University of Louisville
Department of Economics
Assume that a certain natural monopolist has the following demand and cost related curves:
|P = 100 - Q
|MR = 100 - 2Q
|AC = 15 + (400/Q)
|MC = 15
Why is this a natural monopoly?
On a graph, it looks like this:
The answer stems from the monopolist's natural (cost-related) barriers to entry. The relative position of the AC and MC curves give the natural monopolist a cost advantage over its competition. Taking a closer look at these equations, you'll see that AC is always going to be greater than MC. Remembering the relationship between marginal and average values, AC will be declining as long as MC is below it. In general then, for a natural monopoly, AC is said to decrease (as Q increases) through "some relevant range of market output".
On a graph, it looks like this:
We'll calculate the values for P* and Q* below, and also explain the meaning of the shaded areas.
If allowed to decide herself, how much will this natural monopolist produce, and at what price?
If allowed to set her own output and price, this natural monopolist will produce where MR = MC:
Therefore: Q* = 42.5 and P* = $57.50
Suppose we also want to find the monopolist's
profits. To do that, we use the formula (P - AC)Q. Before plugging things into this equation though, we must find AC. The value for AC is found by plugging Q* into the AC equation to get AC = $24.41 (i.e. AC = 15 + 400/42.5).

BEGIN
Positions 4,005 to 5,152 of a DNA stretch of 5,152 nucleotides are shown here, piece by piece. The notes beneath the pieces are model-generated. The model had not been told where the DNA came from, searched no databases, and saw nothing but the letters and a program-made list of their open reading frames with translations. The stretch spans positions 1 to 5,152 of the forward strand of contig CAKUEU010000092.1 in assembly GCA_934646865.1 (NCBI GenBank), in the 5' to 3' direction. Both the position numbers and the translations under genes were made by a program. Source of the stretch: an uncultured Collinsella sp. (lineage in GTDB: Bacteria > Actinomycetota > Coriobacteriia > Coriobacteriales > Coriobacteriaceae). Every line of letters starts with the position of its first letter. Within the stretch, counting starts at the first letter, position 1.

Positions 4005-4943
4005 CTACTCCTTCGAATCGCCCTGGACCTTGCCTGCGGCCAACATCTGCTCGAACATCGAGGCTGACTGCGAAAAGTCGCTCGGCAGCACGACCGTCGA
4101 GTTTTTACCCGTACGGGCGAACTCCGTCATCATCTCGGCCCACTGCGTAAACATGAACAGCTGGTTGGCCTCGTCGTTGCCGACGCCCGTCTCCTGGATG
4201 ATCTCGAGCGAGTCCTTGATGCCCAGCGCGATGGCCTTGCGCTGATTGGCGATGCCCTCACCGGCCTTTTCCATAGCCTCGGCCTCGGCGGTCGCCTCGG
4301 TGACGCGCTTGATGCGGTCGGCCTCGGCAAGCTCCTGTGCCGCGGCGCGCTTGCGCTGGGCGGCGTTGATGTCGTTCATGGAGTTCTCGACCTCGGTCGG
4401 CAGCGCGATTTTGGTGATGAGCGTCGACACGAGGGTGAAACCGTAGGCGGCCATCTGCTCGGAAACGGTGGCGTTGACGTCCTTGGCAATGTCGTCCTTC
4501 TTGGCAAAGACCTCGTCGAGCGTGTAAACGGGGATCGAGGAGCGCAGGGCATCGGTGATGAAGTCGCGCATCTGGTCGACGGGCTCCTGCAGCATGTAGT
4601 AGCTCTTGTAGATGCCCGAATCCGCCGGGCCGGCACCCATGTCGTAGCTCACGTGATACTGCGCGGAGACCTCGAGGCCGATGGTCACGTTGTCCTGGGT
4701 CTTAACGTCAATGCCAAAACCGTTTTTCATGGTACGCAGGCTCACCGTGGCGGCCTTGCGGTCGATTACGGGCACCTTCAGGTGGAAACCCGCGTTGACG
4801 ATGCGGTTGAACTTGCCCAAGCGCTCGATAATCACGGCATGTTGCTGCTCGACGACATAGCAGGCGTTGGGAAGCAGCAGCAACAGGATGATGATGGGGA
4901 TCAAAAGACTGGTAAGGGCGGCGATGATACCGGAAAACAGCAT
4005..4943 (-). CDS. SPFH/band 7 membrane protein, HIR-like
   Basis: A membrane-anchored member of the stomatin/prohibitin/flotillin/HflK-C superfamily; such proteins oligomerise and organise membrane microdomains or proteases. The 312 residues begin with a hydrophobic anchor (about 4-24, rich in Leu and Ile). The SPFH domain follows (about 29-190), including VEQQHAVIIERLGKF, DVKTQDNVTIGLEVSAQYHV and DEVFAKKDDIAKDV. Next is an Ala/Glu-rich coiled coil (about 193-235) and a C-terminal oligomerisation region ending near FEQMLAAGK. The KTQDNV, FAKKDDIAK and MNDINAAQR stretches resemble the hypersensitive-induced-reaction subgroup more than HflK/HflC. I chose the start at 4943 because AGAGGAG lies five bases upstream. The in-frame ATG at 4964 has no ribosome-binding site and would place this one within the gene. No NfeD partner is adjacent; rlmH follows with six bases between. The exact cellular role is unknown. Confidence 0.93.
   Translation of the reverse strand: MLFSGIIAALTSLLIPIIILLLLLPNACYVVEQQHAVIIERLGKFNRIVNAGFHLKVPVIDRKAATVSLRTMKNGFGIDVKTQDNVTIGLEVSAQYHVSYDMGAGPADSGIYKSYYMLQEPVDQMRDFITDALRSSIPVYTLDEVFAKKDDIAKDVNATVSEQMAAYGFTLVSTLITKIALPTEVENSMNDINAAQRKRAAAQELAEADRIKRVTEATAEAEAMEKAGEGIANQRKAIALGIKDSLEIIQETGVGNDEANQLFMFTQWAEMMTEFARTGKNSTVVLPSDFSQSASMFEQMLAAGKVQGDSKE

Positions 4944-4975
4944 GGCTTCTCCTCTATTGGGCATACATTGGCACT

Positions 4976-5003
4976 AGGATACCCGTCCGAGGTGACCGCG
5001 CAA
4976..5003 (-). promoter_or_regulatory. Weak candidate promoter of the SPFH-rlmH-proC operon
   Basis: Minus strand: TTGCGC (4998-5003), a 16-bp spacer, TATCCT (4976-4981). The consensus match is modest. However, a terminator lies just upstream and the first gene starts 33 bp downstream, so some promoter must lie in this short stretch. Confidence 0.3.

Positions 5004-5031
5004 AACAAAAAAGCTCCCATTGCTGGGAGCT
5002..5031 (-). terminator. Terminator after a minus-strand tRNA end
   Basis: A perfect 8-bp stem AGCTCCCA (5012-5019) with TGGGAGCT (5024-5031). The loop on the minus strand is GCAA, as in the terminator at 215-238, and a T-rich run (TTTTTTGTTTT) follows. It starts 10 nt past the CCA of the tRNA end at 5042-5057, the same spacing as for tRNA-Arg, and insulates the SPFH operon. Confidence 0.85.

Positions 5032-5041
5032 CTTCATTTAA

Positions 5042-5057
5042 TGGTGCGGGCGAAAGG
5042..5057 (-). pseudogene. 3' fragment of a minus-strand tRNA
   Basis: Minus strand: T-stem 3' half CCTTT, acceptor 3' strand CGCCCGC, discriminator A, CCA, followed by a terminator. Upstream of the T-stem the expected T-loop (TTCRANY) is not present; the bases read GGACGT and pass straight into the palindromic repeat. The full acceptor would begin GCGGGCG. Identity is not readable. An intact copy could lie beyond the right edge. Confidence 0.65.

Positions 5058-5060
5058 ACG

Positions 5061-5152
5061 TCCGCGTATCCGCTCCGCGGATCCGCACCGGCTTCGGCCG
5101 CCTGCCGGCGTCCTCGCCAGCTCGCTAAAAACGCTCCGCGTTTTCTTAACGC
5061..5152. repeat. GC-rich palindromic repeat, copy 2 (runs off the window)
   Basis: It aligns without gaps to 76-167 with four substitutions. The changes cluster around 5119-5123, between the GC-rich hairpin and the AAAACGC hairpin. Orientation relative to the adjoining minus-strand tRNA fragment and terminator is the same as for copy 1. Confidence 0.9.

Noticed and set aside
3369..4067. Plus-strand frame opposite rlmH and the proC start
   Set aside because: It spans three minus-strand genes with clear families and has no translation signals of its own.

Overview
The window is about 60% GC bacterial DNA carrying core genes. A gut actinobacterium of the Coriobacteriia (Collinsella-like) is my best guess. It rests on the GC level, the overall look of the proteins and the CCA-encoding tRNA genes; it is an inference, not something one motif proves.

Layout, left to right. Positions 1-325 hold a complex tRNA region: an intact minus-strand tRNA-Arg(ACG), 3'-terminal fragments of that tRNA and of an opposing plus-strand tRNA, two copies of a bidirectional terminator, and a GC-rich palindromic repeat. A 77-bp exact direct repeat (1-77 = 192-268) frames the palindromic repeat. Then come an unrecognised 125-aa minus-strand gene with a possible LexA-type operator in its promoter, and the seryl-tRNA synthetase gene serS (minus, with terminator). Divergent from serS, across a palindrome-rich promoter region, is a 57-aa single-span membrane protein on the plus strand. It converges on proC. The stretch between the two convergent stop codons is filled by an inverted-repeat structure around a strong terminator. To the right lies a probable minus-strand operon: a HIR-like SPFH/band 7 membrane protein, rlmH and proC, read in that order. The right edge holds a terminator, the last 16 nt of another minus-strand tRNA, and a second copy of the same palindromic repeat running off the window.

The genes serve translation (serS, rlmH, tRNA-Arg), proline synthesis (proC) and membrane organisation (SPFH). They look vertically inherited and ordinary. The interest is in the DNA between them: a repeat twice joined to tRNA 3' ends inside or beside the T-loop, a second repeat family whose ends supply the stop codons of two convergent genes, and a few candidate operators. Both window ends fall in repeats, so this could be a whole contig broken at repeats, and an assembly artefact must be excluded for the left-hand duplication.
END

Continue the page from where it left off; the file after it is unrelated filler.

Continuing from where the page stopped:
To make these kind of profits (the area represented on the graph by the striped rectangle), the monopolist sets a price exceeding what might occur within a more competitive market. This high price makes consumer surplus (shaded yellow in the graph) rather small.
One big problem with this result is that since the natural monopolist produces less output than what is possible under perfect competition, there is some deadweight loss (shaded blue on the graph) -- which represents the value of output not produced as a result of P > MC.
To get rid of the DWL, a government regulator
might step in and force the monopolist to set its price at marginal cost.
1. Marginal Cost pricing:
When the regulating agency forces this firm to set its price at marginal cost, we have what is called marginal cost pricing. In this case, that means setting P = $15.
How much will the firm produce when P = MC?
What are the firm's profits when P = MC?
which represents a loss. On the graph below, these values and the areas for consumer surplus and profits are illustrated. Notice that the area of consumer surplus overlaps that corresponding with profit (loss), and that there is no deadweight loss since P = MC.
Since the firm is making a loss, it needs to consider the future. That is, should the monopolist stay in this industry if, over the long run, the best it can ever do each year is make some type of loss? The answer would obviously be no, and so if the price were set at $15, the firm would eventually exit the industry.
The whole point of government involvement here
relates to the fact that regulators wanted to make things more efficient (in terms of allocative efficiency). However, achieving this particular type of efficiency causes the firm to eventually exit the industry -- leaving